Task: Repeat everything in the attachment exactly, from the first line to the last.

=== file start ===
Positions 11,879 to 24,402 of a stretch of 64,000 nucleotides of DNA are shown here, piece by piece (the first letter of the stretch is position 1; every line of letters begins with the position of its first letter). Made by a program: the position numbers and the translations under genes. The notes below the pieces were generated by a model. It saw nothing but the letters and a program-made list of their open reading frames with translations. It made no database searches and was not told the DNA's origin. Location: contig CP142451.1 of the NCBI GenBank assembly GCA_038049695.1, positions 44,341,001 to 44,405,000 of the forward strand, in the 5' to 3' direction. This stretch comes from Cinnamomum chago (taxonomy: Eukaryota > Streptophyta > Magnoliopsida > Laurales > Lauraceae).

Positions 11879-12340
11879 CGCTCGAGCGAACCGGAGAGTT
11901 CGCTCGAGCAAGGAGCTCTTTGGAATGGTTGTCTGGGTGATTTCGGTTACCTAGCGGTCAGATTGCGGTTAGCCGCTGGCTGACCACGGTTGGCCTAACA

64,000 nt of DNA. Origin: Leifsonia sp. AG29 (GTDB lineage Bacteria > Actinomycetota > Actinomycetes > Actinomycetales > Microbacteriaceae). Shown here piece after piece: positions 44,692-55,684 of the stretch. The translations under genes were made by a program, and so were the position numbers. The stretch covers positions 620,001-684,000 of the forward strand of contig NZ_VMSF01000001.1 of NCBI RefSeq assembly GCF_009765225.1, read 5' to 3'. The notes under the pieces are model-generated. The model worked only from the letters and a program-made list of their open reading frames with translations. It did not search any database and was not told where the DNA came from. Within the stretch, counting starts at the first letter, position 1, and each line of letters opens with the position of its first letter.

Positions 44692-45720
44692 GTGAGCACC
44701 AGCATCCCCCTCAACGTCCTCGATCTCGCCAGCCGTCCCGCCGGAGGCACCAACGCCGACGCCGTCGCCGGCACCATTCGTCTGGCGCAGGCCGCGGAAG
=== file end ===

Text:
Positions 11,879 to 24,402 of a stretch of 64,000 nucleotides of DNA are shown here, piece by piece (the first letter of the stretch is position 1; every line of letters begins with the position of its first letter). Made by a program: the position numbers and the translations under genes. The notes below the pieces were generated by a model. It saw nothing but the letters and a program-made list of their open reading frames with translations. It made no database searches and was not told the DNA's origin. Location: contig CP142451.1 of the NCBI GenBank assembly GCA_038049695.1, positions 44,341,001 to 44,405,000 of the forward strand, in the 5' to 3' direction. This stretch comes from Cinnamomum chago (taxonomy: Eukaryota > Streptophyta > Magnoliopsida > Laurales > Lauraceae).

Positions 11879-12340
11879 CGCTCGAGCGAACCGGAGAGTT
11901 CGCTCGAGCAAGGAGCTCTTTGGAATGGTTGTCTGGGTGATTTCGGTTACCTAGCGGTCAGATTGCGGTTAGCCGCTGGCTGACCACGGTTGGCCTAACA

64,000 nt of DNA. Origin: Leifsonia sp. AG29 (GTDB lineage Bacteria > Actinomycetota > Actinomycetes > Actinomycetales > Microbacteriaceae). Shown here piece after piece: positions 44,692-55,684 of the stretch. The translations under genes were made by a program, and so were the position numbers. The stretch covers positions 620,001-684,000 of the forward strand of contig NZ_VMSF01000001.1 of NCBI RefSeq assembly GCF_009765225.1, read 5' to 3'. The notes under the pieces are model-generated. The model worked only from the letters and a program-made list of their open reading frames with translations. It did not search any database and was not told where the DNA came from. Within the stretch, counting starts at the first letter, position 1, and each line of letters opens with the position of its first letter.

Positions 44692-45720
44692 GTGAGCACC
44701 AGCATCCCCCTCAACGTCCTCGATCTCGCCAGCCGTCCCGCCGGAGGCACCAACGCCGACGCCGTCGCCGGCACCATTCGTCTGGCGCAGGCCGCGGAAG